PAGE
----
Characters Discussed

(Great Characters in Literature)


Konwicki (kohn-WIHTS-kih), the narrator. Konwicki is a famous middle-aged writer living in the Polish capital. Like the actual Tadeusz Konwicki, the narrator is an astute observer of the disintegration of Polish culture and its near-total (in this grim fantasy) subjugation to the Russian giant to its east. Unlike the defiant author, however, the fictional Konwicki is, in his own eyes, an aging, largely passive figure whose best work quite likely is behind him. He abhors the suffocating Russian influence and bemoans the ineffectuality that marks Polish institutions, but he is unsure what part he can or should play in protesting conditions. Thus, when revolutionary friends give him the honor of martyring himself (by burning himself to death) for the cause, his principal reaction is indecision. The very structure of his day-long odyssey around Warsaw (circular and rambling), which composes the bulk of the novel, reflects his indecisiveness, which results not only from cowardice and cynicism (can his martyrdom possibly make any difference?) but also hope. If Konwicki did not have hope that his martyrdom might make some genuine difference, his decision would be an easy one: He would decline the honor. His decision at the end, to go through with the self-immolation, is the best clue to Konwicki’s character.


Hubert, a Polish dissident. For his visit to Konwicki, Hubert dresses in his best suit and sports a cane and a “sinister-looking” briefcase. Once, in the past, Hubert had...

(The entire section is 643 words.)

The Characters

(Literary Essentials: World Fiction)

Although the Konwicki character of A Minor Apocalypse bears a striking resemblance to the novelist, author and narrator are not the same. If Konwicki did at one time collaborate with the Polish Stalinist state in the late 1940’s and early 1950’s he has also had a much more successful career in opposition than his namesake in the novel. After 1954, the novelist turned against the government and authored several significant novels and directed several important films. While he may feel the weariness of his narrator and rue the seeming futility of Polish history, his art has been steadfastly witty and energetic—hardly the sign of an exhausted talent.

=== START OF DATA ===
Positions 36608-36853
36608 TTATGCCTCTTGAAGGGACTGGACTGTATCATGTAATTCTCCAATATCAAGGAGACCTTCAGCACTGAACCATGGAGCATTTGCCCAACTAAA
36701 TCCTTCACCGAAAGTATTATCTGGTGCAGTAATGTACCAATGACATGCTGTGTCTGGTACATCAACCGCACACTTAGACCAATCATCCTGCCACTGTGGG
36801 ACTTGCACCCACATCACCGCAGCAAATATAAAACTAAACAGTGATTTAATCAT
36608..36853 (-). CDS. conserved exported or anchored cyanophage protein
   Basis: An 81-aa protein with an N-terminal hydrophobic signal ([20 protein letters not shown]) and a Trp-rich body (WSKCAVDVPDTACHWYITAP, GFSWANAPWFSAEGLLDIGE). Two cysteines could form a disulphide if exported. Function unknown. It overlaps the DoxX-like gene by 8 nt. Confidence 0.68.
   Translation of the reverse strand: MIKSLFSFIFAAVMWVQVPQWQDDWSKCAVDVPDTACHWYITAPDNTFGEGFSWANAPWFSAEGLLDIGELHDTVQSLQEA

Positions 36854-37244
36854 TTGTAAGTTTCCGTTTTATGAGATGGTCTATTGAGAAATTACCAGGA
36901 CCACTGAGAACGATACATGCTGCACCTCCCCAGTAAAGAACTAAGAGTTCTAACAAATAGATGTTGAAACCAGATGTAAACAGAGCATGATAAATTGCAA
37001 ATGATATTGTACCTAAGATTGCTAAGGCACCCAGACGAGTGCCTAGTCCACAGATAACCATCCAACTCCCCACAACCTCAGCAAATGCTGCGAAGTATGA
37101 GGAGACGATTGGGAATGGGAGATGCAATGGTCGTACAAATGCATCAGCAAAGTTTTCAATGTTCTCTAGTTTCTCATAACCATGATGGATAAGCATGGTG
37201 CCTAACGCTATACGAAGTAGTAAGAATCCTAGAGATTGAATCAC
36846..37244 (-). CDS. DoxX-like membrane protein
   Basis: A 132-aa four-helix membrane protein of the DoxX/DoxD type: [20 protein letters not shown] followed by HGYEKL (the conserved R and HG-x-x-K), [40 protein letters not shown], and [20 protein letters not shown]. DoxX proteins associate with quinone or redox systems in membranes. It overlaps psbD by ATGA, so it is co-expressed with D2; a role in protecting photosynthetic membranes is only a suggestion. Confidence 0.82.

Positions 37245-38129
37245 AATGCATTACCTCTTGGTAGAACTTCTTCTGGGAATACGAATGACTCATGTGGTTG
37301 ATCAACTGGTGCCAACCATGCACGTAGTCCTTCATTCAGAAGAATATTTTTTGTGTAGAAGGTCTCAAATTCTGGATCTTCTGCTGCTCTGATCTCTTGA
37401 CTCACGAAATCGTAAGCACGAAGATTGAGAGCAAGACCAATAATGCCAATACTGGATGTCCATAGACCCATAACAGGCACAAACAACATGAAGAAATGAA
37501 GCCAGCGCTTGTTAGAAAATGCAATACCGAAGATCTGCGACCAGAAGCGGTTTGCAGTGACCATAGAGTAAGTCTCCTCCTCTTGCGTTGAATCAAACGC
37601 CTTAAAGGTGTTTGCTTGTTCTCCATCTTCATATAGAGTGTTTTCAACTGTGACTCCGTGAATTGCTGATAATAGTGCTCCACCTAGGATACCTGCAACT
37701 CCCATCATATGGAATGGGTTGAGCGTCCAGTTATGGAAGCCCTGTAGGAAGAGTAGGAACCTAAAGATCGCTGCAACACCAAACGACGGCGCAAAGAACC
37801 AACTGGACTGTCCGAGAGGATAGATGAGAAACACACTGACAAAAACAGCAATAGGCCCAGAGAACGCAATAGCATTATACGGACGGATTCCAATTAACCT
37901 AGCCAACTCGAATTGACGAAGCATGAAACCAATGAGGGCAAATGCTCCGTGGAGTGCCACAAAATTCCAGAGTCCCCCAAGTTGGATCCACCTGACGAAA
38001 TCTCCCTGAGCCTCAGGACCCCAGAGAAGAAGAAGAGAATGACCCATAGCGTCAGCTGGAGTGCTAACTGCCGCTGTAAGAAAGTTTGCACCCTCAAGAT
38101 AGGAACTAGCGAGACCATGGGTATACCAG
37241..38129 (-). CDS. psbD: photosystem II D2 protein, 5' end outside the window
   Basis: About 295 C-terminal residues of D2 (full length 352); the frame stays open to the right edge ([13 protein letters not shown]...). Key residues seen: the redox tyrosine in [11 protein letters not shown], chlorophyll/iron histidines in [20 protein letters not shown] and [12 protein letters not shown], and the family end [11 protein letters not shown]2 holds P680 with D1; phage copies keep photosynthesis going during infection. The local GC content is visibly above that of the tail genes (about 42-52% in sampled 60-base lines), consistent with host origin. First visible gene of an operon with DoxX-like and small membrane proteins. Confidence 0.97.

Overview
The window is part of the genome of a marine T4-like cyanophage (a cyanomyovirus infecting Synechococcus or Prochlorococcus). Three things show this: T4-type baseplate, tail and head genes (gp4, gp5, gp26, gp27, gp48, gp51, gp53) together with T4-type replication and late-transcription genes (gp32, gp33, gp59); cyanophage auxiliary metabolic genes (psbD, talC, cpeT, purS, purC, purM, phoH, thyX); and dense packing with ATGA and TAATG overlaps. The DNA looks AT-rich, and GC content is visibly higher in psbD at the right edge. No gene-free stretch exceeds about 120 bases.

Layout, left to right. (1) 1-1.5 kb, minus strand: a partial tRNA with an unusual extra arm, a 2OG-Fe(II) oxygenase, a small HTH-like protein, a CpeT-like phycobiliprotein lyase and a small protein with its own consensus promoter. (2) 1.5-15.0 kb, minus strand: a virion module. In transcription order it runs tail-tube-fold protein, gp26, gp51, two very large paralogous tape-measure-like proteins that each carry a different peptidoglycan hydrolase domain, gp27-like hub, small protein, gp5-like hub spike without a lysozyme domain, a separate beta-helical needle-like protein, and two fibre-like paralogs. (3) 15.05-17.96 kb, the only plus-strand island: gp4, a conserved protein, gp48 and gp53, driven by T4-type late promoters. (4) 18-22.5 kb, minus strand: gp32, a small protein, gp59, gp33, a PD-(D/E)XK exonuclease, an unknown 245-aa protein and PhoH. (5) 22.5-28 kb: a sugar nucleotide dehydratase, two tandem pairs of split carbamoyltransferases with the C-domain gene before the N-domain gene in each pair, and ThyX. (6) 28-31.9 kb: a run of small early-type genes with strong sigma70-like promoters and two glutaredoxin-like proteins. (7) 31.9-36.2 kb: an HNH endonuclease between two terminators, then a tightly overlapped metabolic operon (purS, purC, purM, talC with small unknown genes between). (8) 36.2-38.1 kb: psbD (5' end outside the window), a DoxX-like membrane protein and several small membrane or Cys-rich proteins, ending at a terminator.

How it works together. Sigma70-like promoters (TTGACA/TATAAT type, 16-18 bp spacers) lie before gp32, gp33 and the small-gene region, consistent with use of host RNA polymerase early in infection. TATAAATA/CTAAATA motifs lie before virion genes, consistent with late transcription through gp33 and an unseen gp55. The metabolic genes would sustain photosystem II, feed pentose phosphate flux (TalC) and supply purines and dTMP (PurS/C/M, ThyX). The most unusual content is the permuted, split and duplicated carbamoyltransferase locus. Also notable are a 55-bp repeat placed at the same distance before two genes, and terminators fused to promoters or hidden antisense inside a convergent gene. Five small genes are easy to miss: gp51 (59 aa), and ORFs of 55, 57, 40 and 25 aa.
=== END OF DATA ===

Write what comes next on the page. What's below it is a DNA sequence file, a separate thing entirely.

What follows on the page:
A Minor Apocalypse abounds in interesting characters. Hubert and Rysio for example, present the bizarre plan for Konwicki’s sacrifice in rational, well-articulated terms. They are men in the business of dissidence. Even though Konwicki wants to discount what they say, he recognizes the impulse behind their extremism. They want to galvanize a country slipping away into acquiescence to the status quo. Moreover, Konwicki realizes that something is afoot (perhaps a change in the Zeitgeist?) when Comrade Kobialka strips on nationwide television and address Party members as Comrade Swine. The totalitarian system is itself victimized by an unreality that some of its members occasionally acknowledge.

It is extraordinary how much good fellow-feeling Poles on opposite sides of the...

(The entire section is 595 words.)